Wednesday, December 13, 2023, is a special night for stargazing. That’s because its the best night to observe the Geminids Meteor Shower!
Kanab’s nonprofit Stellar Vista Observatory will facilitate a memorable night sky experience by hosting our last free monthly public star party in our 2023 series from 7:00 pm to 9:30 pm. During that time, the constellation of Gemini (the twins) will rise above the eastern horizon to an altitude of nearly 30 degrees. You’ll find our amateur astronomers with telescopes set up for your night sky enjoyment at the Jackson Flat Reservoir boat launch parking area.
With the waxing crescent moon just one day old, 3% illuminated and setting in the west by 5:30 pm, expect the sky overhead to be superbly dark. If conditions are clear, Geminid meteors, our Milky Way Galaxy, and other delights of the deep sky should shine spectacularly!
At its noontime peak on the following day, this shower is expected to produce as many as 120 meteors per hour. But the night before, we won’t see that many and here’s why.
According to Dominic Ford, editor and founder of In-The-Sky.org, a free public information service using data from NASA’s Jet Propulsion Laboratory in Caifornia, “The zenithal hourly rate (ZHR) of a meteor shower is a measure of the rate at which it produces meteors, expressed as the number of meteors seen per hour. In practice, the number of meteors actually seen will be significantly less than the ZHR….“The observed number will depend on many factors, including sky conditions, the degree of light pollution in the observer’s neighborhood, and the altitude of the meteor shower’s radiant in the night sky.”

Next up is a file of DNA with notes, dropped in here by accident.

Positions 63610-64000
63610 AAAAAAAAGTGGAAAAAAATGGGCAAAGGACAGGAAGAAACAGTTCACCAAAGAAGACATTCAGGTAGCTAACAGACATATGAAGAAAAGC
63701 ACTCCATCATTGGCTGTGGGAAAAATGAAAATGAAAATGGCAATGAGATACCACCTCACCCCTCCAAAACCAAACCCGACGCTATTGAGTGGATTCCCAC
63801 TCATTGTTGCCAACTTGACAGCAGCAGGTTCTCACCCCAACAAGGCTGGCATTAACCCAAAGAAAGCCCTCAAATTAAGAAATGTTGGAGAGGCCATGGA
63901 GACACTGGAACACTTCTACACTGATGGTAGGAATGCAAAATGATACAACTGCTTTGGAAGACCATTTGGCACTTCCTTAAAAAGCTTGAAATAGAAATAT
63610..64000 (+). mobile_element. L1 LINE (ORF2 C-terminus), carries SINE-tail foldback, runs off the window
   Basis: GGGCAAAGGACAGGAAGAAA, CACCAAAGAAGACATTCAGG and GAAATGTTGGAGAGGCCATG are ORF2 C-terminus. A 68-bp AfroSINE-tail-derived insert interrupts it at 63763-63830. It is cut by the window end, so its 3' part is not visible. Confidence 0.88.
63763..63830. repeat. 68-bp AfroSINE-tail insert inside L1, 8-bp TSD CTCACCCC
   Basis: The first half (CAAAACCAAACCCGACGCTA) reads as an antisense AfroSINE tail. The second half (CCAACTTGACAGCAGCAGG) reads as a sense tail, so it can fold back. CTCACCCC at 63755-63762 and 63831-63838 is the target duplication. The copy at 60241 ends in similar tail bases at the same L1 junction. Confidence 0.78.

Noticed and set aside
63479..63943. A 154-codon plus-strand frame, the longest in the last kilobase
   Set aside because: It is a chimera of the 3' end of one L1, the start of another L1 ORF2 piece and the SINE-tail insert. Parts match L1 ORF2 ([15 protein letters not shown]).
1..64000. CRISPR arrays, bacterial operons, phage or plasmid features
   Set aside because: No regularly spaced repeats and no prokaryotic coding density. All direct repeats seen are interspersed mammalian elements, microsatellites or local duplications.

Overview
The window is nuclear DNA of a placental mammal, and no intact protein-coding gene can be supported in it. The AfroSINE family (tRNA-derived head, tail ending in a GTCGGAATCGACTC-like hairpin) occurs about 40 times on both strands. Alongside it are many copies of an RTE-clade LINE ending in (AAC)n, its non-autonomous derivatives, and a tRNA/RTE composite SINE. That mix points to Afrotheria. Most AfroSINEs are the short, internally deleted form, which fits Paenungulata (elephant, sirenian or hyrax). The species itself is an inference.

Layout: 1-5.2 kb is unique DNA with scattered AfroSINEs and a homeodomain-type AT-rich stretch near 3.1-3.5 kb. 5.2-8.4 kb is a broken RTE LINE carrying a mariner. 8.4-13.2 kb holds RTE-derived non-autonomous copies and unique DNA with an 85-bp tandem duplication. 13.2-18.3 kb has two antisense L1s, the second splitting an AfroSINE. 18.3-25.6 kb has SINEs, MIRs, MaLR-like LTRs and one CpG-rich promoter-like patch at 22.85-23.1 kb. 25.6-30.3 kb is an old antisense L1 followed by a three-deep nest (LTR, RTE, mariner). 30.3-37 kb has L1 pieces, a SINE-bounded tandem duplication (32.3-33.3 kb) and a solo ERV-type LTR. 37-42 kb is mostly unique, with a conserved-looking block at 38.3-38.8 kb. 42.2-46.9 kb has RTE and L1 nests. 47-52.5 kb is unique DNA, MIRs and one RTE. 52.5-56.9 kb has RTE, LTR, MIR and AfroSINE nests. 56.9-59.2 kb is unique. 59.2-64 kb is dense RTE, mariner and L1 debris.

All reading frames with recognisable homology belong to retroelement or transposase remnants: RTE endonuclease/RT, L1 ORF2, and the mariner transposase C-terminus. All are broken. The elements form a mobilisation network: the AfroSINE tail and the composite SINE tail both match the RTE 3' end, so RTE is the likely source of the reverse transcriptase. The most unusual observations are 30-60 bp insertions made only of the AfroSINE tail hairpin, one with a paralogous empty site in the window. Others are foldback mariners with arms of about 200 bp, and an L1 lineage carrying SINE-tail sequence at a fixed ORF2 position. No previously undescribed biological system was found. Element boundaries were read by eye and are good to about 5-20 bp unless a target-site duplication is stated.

The best time for observing the Geminids is actually around 2:00 am in the morning, but most folks will be fast asleep by then. Why is that? Well, it has to do with the position of the “radiant”, the spot in the sky from which the meteors appear to emanate. This shower is known as the Geminids because the radiant is in the constellation of Gemini, which, by 2 am, will reach the highest point of its arc across the night sky. At that time, meteors would appear very frequently in short streaks, something like falling raindrops from a sprinkle passing directly overhead. But earlier in the evening, Geminid meteors should appear less often, but ideally produce long streaks of fire because of their low angle of incidence entering our atmosphere.
How does this happen, exactly?
Again, according to Ford, “Meteor showers arise when the Earth passes through streams of debris left behind in the wake of comets and asteroids. Over time, the pieces of grit-like debris in these streams distribute themselves along the length of the parent object’s orbit around the solar system. Shooting stars are seen whenever one of these pieces of debris collides with the Earth’s atmosphere, typically burning up at an altitude of around 70 to 100 km. To see the most meteors, the best place to look is not directly at the radiant itself, but at any dark patch of sky which is around 30–40° away from it.”
For weather related updates, visit StellarVistaObservatory.org. Dress warmly. Hope to see you there!